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PSST: Let your spiritual sense guide you
ossible Sunday School Topics for the Christian Science Quarterly Bible Lesson on

for Sunday, Aug. 14, 2022

by Lindsey Biggs, C.S of Maryland Heights, MO
540 460 3515

P.S.S.T. for Golden Text

There are many resources on for exploring the Psalms.

“A Psalm for You” is a delightful, uplifting song; there are also 5 different videos on the historical context and scholarship of the Book of Psalms: Overview, Characters, Types of Psalms, Themes and Psalms and Me. Just scroll down to the videos section on this page on for these and other resources.
[Warren: These Sunday School resources from the website includes a series of podcast by Barry Huff on each part of The Lord’s Prayer.  You can hear them on YouTube at .

In your deeper Bible Lesson Study time you may wish to go straight to the podcast related to the lines of The Lord’s Prayer with their spiritual interpretation that are featured in various sections of this week’s Bible Lesson:

SECTION 2 (citations B6/Matthew 6:9, cit. S4/14:22; cit. S6/16:24-29)

More on The Lord’s Prayer ABBA “FATHER” at
More on The Lord’s Prayer “Hallowed be Thy name” at

SECTION 3 (cit. B9/Luke 11:2; cit. S9/16:30-31) and
(cit. B12/Matt. 6:10; cit. B13/Luke 22:42; cit. S12/17:1-3)

More on The Lord’s Prayer “THY KINGDOM COME” & “THY WILL BE DONE” at

SECTION 5 (citation B14/Matt. 6:11; cit. S17/17:4-5)

More on The Lord’s Prayer “OUR DAILY BREAD” at

SECTION 6 (citation B16/Luke 11:4; cit. S21/17:6-7)

More on The Lord’s Prayer “FORGIVE US OUR DEBTS” at

SECTION 7 (citation B23/ Matt. 6:13 (to :  ); cit. S27/17:)

More on The Lord’s Prayer “Lead Us NOT INTO TEMPTATION” at

SECTION 8 (citation B25/ Matt. 6:13; cit. S32/17:12-15)


 For these and more go to and scroll down from:

P.S.S.T. for Responsive Reading – Listen to God’s voice

How many voices are there?

Psalm 66:8 tells us that we want to allow God’s voice to be heard.
Hymn 58 tells us that we would hear and follow no other voices, but God’s voice.

God’s angel messages are constantly communicating to us, telling us what we need to know. We can be so grateful for this communication and constantly turn to it to guide us.

Sometimes in decision making, it can be difficult to discern which voice will lead us to the right path. Do you have an experience you could share with your students when you heard God’s voice guiding you? Perhaps they have an experience when God’s voice gave them the guidance they need? Explore JSH Online for inspiring experiences of how people have turned to God’s voice for guidance. Here is one example: The Right Path For Me

Here are some additional references that could be nice supplements to your discussion:

“Come we daily then, dear Father, / Open hearts and willing hands, / Eager ears, expectant, joyful, / Ready for Thy right commands. / We would hear no other voices, / We would heed no other call; / Thou alone art good and gracious, / Thou our Mind and Thou our All.”
(Christian Science Hymnal, No.  58:2)

The Psalmist saith: “He shall give His angels charge over thee.” God gives you His spiritual ideas, and in turn, they give you daily supplies.

(Miscellaneous Writings 1883–1896, Mary Baker Eddy, pp. 306:29–2)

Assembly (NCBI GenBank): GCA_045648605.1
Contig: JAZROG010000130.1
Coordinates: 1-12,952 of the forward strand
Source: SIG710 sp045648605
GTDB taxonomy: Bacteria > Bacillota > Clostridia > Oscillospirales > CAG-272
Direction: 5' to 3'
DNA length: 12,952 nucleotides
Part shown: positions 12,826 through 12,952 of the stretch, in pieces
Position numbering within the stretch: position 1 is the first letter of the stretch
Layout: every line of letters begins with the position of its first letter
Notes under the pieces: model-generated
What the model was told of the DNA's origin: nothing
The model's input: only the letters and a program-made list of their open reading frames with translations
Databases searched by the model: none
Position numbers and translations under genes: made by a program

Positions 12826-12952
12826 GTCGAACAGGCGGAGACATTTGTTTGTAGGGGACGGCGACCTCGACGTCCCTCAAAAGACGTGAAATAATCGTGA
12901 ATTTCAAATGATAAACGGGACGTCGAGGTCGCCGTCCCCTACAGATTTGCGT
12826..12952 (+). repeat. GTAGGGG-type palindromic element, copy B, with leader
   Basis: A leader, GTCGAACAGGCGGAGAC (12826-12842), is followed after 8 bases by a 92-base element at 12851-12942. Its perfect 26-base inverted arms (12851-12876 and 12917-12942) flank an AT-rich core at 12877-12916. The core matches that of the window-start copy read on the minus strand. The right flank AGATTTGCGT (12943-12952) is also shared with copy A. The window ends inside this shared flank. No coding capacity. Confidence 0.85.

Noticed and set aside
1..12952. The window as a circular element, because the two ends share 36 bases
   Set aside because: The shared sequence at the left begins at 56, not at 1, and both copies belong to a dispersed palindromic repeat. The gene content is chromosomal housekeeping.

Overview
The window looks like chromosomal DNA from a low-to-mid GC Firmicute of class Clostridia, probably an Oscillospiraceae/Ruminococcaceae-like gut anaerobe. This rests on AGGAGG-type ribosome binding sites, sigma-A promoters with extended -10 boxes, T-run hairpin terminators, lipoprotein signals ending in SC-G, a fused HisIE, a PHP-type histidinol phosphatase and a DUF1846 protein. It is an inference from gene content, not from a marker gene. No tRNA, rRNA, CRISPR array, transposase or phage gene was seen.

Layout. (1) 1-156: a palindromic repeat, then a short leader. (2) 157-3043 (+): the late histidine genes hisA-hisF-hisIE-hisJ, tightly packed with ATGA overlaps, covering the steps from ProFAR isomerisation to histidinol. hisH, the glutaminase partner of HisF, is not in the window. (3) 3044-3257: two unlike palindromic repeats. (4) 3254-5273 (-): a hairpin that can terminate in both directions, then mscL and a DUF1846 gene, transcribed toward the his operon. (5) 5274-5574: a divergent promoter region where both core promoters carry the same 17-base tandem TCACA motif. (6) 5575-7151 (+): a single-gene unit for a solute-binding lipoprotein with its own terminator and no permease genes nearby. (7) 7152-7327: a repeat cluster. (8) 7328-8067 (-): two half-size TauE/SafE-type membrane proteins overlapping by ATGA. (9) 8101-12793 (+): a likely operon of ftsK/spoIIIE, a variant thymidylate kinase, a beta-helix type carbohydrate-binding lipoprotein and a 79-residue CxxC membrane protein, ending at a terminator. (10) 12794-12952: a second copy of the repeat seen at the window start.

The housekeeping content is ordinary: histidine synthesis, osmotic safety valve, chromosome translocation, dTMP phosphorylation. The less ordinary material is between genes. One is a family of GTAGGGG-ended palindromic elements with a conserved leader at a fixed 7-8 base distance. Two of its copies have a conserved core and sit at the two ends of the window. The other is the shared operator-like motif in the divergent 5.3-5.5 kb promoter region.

Obey my voice, and I will be your God, and ye shall be my people: Jeremiah 7:23

Christ is the true idea voicing good, the divine message from God to men speaking to the human consciousness.

(Science and Health with Key to the Scriptures, Mary Baker Eddy, p. 332:9–11 Christ)

P.S.S.T. for Section 1 — Use spiritual sense to discern reality

Do your students know about their spiritual sense? We all have one! What are the qualities of spiritual sense listed in citation S3 (p. 298)? What are examples of when your students have used their spiritual intuition? We all have intuitions about things. I’m sure they have great examples. Share experiences together.

What does spiritual sense contradict? Why is this so? What role does this play in healing?

P.S.S.T. for Section 2 – Three steps for prayer

Jesus gives us 3 important steps for prayer. What are they? (See cit. B6/Matthew 6:6, 9)

Why do you think it’s important to “close the door”?
What difference does this make?
What does “reward you openly” mean?

Have your students ever prayed with the Lord’s Prayer and found healing? It’s a prayer that Christians all over the world share together. Why do you think Jesus gave us this prayer? Which passages are most significant to your students?

P.S.S.T. for Section 3 – Live in the Kingdom of Heaven – harmony – now!

What does the “Kingdom of Heaven” mean to your students? Is there a way we can live in that Kingdom here and now? Explore the definition of the Kingdom of Heaven together. (cit. S8, p. 590). There is also a neat corresponding definition in the glossary for “Heaven”.

“Thy kingdom come.

Thy kingdom is come; Thou art ever-present.” (cit. S9/ p. 16)

This tells us something of our oneness of God! Ever-present means there isn’t ever a time when God is missing or lacking. Demonstrating this could be one of the ways we can live and prove the Kingdom here and now!

P.S.S.T. for Section 4 – Yield to God’s harmonious will

What is the difference between human will and divine will? Do your students have an experience to share when they yielded to the divine will and found that plans unfolded more harmoniously?

What are some examples of human will they have seen? Perhaps on TV, in sports or academics?

“love the Lord thy God with all thine heart, and with all thy soul, and with all thy might.” (cit. B10, Deut. 6:5) When we love God, we are happy to relinquish our human will because we know and trust that God’s, our Father’s, will is perfect and good for us. We can be happy and satisfied with listening to what God reveals about each situation.